In the 2000s, clothing brands like Abercrombie & Fitch, American Eagle and Aeropostale were kings of the mall. These retailers rose to prominence by making preppy clothes with large logos that broadcast a certain prestige to the world. After all, teenage customers wanted to make sure everyone knew that they shopped at cool stores. Companies made this message easy to receive by placing an enormous emphasis on branding, thus making the logo even more important than the design of their clothes.
While this model succeeded for more than a decade, consumer tastes started to change once the infinite possibilities of the Internet took over the popular imagination. With the wider world opened up to young customers, they became more interested in developing their own unique styles rather than conforming with established brands. As a result, the former heavyweights of mall fashion watched as their sales dropped significantly in the early 2010s. Abercrombie and American Eagle responded to the changes with massive rebranding efforts. Along with getting rid of all the logos, Abercrombie is now looking to appeal to older customers while American Eagle has placed jeans at the center of its new identity.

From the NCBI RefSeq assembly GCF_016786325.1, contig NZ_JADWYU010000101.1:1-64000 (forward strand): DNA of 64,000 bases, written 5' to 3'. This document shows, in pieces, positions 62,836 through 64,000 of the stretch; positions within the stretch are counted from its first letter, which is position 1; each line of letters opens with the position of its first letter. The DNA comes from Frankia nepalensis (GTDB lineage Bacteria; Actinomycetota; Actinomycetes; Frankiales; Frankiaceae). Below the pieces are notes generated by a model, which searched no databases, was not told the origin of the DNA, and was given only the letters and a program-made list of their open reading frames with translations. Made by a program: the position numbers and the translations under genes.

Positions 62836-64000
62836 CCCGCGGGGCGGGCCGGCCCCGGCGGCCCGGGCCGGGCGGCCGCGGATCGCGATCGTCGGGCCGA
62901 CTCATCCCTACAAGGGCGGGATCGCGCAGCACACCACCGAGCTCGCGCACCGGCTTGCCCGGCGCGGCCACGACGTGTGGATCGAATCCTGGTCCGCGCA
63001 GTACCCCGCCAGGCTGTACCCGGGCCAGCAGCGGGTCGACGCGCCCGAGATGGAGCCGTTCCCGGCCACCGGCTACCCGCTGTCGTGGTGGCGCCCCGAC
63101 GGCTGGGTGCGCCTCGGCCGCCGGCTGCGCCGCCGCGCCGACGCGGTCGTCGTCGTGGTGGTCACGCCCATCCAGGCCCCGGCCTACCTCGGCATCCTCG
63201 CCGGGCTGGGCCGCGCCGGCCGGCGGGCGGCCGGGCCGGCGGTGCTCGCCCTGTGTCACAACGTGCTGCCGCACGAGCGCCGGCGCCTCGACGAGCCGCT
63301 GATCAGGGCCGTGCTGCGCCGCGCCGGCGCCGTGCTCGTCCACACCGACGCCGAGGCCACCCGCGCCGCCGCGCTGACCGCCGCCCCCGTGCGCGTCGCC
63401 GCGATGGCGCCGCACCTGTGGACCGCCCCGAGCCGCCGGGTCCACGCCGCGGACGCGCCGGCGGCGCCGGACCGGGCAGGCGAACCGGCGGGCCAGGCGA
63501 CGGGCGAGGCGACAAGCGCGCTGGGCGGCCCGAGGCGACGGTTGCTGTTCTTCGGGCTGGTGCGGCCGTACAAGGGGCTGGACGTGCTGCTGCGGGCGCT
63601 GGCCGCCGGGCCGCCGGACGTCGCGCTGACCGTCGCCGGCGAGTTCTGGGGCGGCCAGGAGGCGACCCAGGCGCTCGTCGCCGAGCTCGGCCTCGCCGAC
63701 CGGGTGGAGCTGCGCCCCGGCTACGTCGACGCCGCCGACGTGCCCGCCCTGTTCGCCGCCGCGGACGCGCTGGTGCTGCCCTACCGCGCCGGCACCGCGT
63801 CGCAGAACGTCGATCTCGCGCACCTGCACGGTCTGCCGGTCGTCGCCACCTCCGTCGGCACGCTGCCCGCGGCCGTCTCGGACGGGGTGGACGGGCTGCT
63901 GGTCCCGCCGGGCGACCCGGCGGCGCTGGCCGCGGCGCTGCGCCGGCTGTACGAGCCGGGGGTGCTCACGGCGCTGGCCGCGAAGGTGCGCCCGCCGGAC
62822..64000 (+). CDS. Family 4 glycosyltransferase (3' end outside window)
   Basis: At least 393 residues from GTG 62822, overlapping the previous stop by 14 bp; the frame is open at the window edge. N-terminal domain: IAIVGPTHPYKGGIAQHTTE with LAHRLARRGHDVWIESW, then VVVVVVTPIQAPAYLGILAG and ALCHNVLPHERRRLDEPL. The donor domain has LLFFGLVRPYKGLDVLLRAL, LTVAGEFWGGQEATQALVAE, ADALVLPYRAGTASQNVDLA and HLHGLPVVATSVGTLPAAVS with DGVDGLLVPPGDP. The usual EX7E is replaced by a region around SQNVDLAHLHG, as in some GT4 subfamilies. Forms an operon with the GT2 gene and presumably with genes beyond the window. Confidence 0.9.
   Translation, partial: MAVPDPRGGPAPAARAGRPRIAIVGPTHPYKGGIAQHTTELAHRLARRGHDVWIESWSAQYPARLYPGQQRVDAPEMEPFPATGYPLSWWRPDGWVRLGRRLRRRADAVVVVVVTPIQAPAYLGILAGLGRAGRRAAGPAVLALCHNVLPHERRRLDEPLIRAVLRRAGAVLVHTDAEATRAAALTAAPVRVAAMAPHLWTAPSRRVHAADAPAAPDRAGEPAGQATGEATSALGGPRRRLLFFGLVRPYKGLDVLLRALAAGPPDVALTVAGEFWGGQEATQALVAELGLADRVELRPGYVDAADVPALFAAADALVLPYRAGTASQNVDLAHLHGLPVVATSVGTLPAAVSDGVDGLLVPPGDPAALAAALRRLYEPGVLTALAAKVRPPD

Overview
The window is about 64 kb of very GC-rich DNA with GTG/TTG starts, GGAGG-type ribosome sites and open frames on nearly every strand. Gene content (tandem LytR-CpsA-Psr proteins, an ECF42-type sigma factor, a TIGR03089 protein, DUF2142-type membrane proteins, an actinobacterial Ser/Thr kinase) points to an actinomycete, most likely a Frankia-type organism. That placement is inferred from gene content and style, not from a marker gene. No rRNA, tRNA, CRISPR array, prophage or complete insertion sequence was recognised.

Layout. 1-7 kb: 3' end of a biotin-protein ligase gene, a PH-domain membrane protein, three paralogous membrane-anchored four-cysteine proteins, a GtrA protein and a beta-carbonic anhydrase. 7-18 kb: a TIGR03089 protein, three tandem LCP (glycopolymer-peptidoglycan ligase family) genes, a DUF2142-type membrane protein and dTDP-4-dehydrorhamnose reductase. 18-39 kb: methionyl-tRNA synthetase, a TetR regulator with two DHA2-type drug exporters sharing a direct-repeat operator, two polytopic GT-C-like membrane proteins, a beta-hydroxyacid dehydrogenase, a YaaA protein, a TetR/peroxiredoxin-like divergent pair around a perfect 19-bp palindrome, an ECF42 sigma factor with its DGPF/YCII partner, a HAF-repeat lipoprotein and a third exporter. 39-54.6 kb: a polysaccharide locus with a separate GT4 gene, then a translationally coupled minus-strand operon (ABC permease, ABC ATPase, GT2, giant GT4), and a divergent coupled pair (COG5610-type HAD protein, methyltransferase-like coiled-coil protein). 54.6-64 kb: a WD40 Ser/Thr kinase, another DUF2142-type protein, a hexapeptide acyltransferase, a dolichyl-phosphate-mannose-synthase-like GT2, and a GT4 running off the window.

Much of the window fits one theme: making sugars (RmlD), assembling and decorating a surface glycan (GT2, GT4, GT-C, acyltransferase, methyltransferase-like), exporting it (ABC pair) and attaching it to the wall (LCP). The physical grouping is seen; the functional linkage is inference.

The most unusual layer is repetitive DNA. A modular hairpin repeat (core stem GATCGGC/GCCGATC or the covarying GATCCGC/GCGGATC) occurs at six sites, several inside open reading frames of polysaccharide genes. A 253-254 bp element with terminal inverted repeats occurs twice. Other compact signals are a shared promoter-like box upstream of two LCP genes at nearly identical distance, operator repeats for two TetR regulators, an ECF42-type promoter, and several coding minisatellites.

Aeropostale, meanwhile, stayed the course with the same business plan they used for nearly two decades. “The teenager today wants to fit in,” said CEO Julian Geiger in a message to analysts two years ago. “They want to fit in by wearing things that make them feel safe. If there’s a brand promise to Aéropostale, it’s that the teenager can wear our clothes, go to school, and not be teased or made fun of the way they look.” What Geiger failed to understand, however, was that today’s teens are more likely to be ridiculed if they wear recognizable brands rather than something unique. Retailers like H&M and TJ Maxx have made fortunes off this concept by selling logoless clothing for cheap. Aeropostale, on the other hand, hoped to continue making money by charging a premium for its branding. Their gamble failed big as the company filed for bankruptcy in May. A buyout from a consortium of mall owners may save the brand, but in the world of fashion nothing is guaranteed.
- Why didn’t Aeropostale follow the lead of its competitors and depend less on branding?
- Will teenage consumers continue to look for uniqueness in their clothing or could they eventually be won over with logos again?